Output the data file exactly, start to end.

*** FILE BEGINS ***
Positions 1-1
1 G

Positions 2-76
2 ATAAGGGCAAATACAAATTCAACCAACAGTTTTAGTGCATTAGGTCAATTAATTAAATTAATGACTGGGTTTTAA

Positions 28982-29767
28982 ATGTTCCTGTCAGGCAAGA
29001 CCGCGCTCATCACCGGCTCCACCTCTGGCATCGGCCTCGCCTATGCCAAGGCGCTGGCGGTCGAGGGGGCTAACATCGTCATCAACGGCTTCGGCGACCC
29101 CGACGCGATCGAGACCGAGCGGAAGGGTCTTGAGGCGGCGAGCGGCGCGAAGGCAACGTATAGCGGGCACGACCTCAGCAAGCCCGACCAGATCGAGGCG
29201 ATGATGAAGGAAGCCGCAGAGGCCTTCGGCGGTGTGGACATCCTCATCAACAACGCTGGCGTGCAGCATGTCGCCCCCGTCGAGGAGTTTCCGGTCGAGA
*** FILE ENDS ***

Positions 1-1
1 G

Positions 2-76
2 ATAAGGGCAAATACAAATTCAACCAACAGTTTTAGTGCATTAGGTCAATTAATTAAATTAATGACTGGGTTTTAA

Positions 28982-29767
28982 ATGTTCCTGTCAGGCAAGA
29001 CCGCGCTCATCACCGGCTCCACCTCTGGCATCGGCCTCGCCTATGCCAAGGCGCTGGCGGTCGAGGGGGCTAACATCGTCATCAACGGCTTCGGCGACCC
29101 CGACGCGATCGAGACCGAGCGGAAGGGTCTTGAGGCGGCGAGCGGCGCGAAGGCAACGTATAGCGGGCACGACCTCAGCAAGCCCGACCAGATCGAGGCG
29201 ATGATGAAGGAAGCCGCAGAGGCCTTCGGCGGTGTGGACATCCTCATCAACAACGCTGGCGTGCAGCATGTCGCCCCCGTCGAGGAGTTTCCGGTCGAGA